Aerospace giant Boeing is adding a veteran lobbyist and Capitol Hill aide from the House Intelligence Committee to its lobbying force in Washington.
Tim Keating, the company’s top lobbyist, sent a letter to Boeing staff announcing that Jeff Shockey has been hired as vice president of federal legislative affairs, taking over for John Shank.
The hire comes after Boeing triumphed in the bitter battle last year over the Export-Import Bank. Despite fierce opposition from conservatives, last year, Congress extended the agency’s charter through September 2019.
As the nation’s largest exporter, Boeing transactions account for the largest portion of the bank’s loans. The company spent $16.76 million to lobby the federal government in the first nine months of 2015, roughly $40,000 less than its advocacy spending in all of 2014.
"While I am sad to see John go," Keating said in the letter to the Boeing team, "I am confident in our selection of Jeff Shockey for this very important job."
The move represents Shockey's third time heading through the "revolving door" between government and the private sector.
Shockey left his K Street firm, then known as Shockey Scofield Solutions, for the House Permanent Select Committee on Intelligence in December 2014, where he served as the staff director for Chairman Devin Nunes (R-Calif.).
Financial disclosure forms filed with the House show that he earned $1.2 million in the year before his departure from selling his ownership stake in the company, now called S-3 Group. The payout was to be distributed over three years, and the filing says he consulted with the House Ethics Committee about the arrangement.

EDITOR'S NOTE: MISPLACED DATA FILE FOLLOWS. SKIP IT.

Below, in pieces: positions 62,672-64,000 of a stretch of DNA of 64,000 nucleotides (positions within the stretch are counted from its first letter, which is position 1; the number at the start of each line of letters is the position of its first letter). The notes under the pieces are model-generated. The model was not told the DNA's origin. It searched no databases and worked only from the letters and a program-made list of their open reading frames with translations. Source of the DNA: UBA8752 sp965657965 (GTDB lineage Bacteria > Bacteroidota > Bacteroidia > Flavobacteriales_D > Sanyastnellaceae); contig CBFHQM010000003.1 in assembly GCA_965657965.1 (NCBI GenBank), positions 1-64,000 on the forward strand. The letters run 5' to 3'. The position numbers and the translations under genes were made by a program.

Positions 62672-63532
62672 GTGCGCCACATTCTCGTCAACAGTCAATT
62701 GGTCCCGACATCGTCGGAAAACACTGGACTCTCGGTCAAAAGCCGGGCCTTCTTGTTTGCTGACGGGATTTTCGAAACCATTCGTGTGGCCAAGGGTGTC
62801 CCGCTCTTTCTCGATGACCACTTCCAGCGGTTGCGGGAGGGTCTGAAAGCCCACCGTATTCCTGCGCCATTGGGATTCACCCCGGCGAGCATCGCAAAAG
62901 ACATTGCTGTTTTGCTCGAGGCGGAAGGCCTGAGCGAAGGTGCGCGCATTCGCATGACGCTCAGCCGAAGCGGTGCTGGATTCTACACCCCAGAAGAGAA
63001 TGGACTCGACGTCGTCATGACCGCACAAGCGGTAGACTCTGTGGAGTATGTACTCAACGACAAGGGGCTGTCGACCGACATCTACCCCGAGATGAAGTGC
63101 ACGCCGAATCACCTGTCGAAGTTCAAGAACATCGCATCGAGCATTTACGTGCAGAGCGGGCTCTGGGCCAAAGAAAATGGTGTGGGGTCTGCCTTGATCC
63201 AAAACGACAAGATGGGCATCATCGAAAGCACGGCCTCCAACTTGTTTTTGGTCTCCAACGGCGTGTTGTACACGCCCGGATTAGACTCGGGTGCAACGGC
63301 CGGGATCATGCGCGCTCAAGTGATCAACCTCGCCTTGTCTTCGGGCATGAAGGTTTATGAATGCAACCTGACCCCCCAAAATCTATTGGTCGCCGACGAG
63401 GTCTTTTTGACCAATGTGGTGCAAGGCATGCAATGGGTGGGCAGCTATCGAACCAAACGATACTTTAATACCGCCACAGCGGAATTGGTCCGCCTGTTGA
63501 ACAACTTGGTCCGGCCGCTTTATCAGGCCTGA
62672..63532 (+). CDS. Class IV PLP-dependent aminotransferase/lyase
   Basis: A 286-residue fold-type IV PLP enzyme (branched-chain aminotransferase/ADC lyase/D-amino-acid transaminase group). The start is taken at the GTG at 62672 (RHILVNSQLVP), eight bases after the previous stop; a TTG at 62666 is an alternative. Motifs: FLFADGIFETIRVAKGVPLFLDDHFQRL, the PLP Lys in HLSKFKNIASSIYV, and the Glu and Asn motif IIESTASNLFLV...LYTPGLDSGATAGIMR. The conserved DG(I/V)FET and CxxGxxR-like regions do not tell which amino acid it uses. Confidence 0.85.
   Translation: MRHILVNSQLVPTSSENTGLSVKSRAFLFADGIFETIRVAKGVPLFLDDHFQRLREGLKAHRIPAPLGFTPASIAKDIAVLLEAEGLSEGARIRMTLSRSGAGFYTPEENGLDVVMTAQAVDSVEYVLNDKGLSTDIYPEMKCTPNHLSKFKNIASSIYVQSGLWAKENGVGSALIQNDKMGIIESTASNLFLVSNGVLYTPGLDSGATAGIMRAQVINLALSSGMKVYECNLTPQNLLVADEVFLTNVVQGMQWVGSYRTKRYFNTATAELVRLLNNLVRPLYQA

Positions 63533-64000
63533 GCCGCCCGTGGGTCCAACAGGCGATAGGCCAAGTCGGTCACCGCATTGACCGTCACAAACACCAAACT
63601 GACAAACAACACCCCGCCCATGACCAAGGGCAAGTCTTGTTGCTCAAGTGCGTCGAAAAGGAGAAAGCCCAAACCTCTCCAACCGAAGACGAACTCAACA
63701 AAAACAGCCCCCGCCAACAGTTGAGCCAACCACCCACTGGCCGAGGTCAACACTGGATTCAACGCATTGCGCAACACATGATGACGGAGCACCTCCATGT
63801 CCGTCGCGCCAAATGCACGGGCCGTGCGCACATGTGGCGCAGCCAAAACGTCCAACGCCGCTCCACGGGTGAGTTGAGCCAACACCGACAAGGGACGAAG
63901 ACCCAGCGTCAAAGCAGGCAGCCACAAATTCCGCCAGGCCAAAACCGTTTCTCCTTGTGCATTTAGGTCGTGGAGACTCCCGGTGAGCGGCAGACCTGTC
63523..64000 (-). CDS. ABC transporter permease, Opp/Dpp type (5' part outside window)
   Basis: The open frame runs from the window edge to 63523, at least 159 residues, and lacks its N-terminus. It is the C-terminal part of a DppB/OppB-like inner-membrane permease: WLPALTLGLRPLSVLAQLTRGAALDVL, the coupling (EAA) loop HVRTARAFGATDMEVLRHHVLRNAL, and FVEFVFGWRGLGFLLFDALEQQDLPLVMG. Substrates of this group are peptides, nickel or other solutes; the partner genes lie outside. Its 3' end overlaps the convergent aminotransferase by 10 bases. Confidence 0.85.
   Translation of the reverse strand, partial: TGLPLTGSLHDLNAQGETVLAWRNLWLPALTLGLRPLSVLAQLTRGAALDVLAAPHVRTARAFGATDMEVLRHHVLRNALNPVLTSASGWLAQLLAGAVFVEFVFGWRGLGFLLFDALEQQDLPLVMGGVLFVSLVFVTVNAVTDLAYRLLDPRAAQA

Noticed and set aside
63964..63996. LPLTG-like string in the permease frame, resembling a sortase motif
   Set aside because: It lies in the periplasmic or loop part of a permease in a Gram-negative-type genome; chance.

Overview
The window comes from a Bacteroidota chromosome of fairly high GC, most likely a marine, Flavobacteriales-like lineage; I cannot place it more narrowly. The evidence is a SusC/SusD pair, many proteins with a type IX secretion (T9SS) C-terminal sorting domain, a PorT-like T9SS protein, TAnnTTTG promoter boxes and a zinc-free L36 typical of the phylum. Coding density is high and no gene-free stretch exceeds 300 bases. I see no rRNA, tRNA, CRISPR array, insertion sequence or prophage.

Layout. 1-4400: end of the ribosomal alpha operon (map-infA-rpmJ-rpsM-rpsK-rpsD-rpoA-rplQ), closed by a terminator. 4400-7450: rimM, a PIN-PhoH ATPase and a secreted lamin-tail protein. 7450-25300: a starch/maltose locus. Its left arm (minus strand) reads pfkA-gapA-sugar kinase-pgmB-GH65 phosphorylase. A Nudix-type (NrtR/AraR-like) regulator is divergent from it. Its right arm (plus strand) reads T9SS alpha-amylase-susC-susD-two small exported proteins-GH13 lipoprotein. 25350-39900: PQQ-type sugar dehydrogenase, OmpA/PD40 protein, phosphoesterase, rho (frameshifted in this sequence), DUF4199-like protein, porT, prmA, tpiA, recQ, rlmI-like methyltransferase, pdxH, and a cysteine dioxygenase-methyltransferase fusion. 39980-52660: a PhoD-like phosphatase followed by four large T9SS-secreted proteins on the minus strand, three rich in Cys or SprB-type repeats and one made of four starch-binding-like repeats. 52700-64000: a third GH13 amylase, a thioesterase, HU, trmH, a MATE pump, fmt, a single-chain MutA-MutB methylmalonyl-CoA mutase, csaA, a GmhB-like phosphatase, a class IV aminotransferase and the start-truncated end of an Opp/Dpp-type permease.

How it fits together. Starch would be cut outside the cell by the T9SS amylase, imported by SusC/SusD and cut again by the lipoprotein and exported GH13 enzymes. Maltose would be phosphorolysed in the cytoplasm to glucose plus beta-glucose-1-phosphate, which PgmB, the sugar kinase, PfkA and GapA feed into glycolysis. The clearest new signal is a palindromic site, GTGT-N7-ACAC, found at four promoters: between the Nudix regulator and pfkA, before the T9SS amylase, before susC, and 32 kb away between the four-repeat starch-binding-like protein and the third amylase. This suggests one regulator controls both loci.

S-3 Group represents Boeing as a lobbying client, in addition to United Launch Alliance, a joint venture between Lockheed Martin and Boeing that focuses on its spacecraft launch services for the government.
Keating notes in his letter that Shockey co-founded and formerly served as a managing partner at S-3 Group, a firm “specializing in representation of key defense contractors.”
During his last time on Capitol Hill, Shockey spent six years as the staff director and deputy staff director for the House Appropriations Committee.
“In this role, he became well versed in classified Department of Defense and intelligence programs and served as the lead negotiator during several high profile appropriations end games,” Keating said.
Other defense clients of the firm include General Dynamics, Northrop Grumman, United Technologies and Innovative Defense Technologies. It also represents Google, T-Mobile, Genentech and Koch Industries. S-3 Group, a small but mighty all-GOP firm, earned $3.95 million in lobbying revenues in 2014.
Shockey also worked former Rep. Jerry Lewis (R-Calif.), and as a lobbyist at the now-defunct Copeland Lowery Jacquez Denton & White. The firm's Democrats split from the company in 2006 amid publicity of a Justice Department investigation, which was eventually dropped. The Republican partners then formed Innovative Federal Strategies.
—This story was updated at 11:15 a.m.